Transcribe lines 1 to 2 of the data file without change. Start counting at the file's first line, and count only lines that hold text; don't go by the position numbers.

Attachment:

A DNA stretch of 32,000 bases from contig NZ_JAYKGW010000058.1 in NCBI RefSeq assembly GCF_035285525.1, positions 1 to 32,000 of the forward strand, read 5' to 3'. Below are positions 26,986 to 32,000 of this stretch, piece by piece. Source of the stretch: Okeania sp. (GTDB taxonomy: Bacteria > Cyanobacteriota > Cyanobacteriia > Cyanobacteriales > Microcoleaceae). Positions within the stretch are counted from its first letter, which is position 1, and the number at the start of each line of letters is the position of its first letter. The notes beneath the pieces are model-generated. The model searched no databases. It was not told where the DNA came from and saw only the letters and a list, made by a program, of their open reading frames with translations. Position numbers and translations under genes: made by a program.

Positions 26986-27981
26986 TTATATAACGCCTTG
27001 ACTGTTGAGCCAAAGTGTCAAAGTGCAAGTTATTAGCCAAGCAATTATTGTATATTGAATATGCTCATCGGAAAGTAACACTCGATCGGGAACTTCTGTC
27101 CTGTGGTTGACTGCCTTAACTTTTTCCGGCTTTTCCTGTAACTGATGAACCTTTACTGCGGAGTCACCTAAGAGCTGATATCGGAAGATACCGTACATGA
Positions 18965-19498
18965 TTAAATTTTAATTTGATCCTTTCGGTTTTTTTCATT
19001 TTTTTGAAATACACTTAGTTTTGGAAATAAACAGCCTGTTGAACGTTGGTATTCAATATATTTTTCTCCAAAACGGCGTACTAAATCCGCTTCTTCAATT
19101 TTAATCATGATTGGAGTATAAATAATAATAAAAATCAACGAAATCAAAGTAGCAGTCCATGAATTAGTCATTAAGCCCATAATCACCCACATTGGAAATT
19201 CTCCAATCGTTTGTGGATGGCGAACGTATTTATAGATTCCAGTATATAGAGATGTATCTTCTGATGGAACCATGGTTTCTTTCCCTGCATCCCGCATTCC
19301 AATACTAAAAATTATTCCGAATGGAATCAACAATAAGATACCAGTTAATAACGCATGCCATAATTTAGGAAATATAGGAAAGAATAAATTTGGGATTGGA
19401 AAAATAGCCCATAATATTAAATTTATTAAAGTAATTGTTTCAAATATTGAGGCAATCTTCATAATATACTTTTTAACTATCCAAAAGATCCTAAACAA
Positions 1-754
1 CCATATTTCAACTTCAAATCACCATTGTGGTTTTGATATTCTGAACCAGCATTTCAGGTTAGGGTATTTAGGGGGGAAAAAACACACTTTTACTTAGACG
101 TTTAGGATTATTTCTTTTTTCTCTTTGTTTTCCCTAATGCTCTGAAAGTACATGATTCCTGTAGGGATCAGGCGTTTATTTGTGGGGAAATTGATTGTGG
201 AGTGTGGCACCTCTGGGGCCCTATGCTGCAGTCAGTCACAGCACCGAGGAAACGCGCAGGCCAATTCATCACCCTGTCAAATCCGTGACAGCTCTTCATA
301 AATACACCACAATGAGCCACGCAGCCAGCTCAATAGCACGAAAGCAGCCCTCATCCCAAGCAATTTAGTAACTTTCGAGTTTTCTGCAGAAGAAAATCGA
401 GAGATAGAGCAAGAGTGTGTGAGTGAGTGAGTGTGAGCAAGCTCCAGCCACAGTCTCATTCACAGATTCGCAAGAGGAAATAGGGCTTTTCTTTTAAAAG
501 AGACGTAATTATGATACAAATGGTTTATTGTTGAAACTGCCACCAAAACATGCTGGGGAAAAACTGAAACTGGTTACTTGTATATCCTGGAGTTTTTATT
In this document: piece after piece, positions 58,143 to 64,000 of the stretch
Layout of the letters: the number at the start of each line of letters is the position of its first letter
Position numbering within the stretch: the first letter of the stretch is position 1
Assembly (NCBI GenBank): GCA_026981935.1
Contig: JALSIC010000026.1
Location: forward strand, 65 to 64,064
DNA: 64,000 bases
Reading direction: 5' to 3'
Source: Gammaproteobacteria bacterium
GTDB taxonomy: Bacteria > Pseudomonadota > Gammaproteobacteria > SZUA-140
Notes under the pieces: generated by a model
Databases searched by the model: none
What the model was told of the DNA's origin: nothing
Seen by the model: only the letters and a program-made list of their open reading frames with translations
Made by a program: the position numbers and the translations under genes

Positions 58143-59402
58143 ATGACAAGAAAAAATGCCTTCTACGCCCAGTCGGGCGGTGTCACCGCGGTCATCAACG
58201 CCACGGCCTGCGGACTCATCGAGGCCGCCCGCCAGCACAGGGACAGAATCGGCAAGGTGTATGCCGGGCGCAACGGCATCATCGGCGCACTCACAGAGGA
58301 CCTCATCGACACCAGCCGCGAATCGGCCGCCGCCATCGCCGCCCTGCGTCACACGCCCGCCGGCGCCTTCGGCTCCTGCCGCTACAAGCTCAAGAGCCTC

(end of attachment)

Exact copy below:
A DNA stretch of 32,000 bases from contig NZ_JAYKGW010000058.1 in NCBI RefSeq assembly GCF_035285525.1, positions 1 to 32,000 of the forward strand, read 5' to 3'. Below are positions 26,986 to 32,000 of this stretch, piece by piece. Source of the stretch: Okeania sp. (GTDB taxonomy: Bacteria > Cyanobacteriota > Cyanobacteriia > Cyanobacteriales > Microcoleaceae). Positions within the stretch are counted from its first letter, which is position 1, and the number at the start of each line of letters is the position of its first letter. The notes beneath the pieces are model-generated. The model searched no databases. It was not told where the DNA came from and saw only the letters and a list, made by a program, of their open reading frames with translations. Position numbers and translations under genes: made by a program.

Positions 26986-27981